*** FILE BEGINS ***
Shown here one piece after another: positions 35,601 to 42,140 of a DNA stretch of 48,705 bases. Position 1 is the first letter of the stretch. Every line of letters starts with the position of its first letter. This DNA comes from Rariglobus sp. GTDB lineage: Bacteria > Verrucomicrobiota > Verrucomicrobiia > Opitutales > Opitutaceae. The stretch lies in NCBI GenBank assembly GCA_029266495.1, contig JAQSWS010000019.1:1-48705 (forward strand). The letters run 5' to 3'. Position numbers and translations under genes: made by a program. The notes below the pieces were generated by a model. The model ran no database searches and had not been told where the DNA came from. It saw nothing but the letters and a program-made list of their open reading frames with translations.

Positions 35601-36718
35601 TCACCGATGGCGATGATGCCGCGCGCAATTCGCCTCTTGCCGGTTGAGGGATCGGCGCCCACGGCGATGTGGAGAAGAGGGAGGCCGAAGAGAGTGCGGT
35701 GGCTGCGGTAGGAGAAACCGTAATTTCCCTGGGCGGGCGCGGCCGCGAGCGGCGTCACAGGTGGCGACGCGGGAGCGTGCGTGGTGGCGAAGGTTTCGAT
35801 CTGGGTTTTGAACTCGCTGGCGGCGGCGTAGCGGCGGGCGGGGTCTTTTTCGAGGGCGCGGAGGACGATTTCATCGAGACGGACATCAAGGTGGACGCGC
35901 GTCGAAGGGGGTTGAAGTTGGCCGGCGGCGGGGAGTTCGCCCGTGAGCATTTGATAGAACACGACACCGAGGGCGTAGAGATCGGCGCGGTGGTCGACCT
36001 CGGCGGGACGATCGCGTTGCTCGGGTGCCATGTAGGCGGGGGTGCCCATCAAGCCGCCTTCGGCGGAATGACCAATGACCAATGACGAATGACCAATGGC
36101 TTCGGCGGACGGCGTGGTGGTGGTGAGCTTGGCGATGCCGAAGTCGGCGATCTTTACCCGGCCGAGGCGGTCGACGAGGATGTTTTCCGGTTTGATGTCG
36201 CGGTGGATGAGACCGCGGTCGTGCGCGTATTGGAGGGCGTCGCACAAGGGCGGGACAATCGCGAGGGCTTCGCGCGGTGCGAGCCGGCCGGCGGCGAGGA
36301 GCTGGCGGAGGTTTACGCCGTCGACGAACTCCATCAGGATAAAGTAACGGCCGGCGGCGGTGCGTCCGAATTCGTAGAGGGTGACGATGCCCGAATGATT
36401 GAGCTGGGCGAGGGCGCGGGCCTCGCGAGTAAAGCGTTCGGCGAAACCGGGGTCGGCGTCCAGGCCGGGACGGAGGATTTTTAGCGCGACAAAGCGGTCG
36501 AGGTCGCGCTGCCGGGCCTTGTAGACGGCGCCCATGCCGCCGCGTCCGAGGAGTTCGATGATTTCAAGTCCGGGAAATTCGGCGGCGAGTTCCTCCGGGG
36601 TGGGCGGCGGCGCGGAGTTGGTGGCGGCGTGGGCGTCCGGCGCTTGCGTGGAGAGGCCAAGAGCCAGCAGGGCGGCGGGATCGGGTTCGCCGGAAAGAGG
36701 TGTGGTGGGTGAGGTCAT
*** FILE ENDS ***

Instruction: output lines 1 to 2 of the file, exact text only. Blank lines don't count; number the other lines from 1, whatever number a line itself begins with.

Shown here one piece after another: positions 35,601 to 42,140 of a DNA stretch of 48,705 bases. Position 1 is the first letter of the stretch. Every line of letters starts with the position of its first letter. This DNA comes from Rariglobus sp. GTDB lineage: Bacteria > Verrucomicrobiota > Verrucomicrobiia > Opitutales > Opitutaceae. The stretch lies in NCBI GenBank assembly GCA_029266495.1, contig JAQSWS010000019.1:1-48705 (forward strand). The letters run 5' to 3'. Position numbers and translations under genes: made by a program. The notes below the pieces were generated by a model. The model ran no database searches and had not been told where the DNA came from. It saw nothing but the letters and a program-made list of their open reading frames with translations.

Positions 35601-36718